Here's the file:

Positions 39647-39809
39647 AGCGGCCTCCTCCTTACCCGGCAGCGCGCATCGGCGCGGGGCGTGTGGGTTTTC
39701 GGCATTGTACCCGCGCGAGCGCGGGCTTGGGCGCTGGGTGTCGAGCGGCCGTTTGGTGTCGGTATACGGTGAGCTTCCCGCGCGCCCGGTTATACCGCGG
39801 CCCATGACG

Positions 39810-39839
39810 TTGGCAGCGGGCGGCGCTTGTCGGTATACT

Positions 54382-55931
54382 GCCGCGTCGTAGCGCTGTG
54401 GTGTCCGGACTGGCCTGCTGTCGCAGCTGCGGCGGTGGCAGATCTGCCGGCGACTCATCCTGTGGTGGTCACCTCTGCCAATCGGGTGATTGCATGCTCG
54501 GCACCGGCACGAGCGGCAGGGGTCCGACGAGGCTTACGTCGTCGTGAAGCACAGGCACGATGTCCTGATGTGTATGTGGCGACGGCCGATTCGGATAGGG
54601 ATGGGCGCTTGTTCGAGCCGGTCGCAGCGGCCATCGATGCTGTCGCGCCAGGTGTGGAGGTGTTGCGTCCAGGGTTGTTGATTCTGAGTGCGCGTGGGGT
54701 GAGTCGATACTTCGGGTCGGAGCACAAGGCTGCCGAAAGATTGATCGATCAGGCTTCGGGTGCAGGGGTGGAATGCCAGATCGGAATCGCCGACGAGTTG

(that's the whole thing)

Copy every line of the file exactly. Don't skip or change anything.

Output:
Positions 39647-39809
39647 AGCGGCCTCCTCCTTACCCGGCAGCGCGCATCGGCGCGGGGCGTGTGGGTTTTC
39701 GGCATTGTACCCGCGCGAGCGCGGGCTTGGGCGCTGGGTGTCGAGCGGCCGTTTGGTGTCGGTATACGGTGAGCTTCCCGCGCGCCCGGTTATACCGCGG
39801 CCCATGACG

Positions 39810-39839
39810 TTGGCAGCGGGCGGCGCTTGTCGGTATACT

Positions 54382-55931
54382 GCCGCGTCGTAGCGCTGTG
54401 GTGTCCGGACTGGCCTGCTGTCGCAGCTGCGGCGGTGGCAGATCTGCCGGCGACTCATCCTGTGGTGGTCACCTCTGCCAATCGGGTGATTGCATGCTCG
54501 GCACCGGCACGAGCGGCAGGGGTCCGACGAGGCTTACGTCGTCGTGAAGCACAGGCACGATGTCCTGATGTGTATGTGGCGACGGCCGATTCGGATAGGG
54601 ATGGGCGCTTGTTCGAGCCGGTCGCAGCGGCCATCGATGCTGTCGCGCCAGGTGTGGAGGTGTTGCGTCCAGGGTTGTTGATTCTGAGTGCGCGTGGGGT
54701 GAGTCGATACTTCGGGTCGGAGCACAAGGCTGCCGAAAGATTGATCGATCAGGCTTCGGGTGCAGGGGTGGAATGCCAGATCGGAATCGCCGACGAGTTG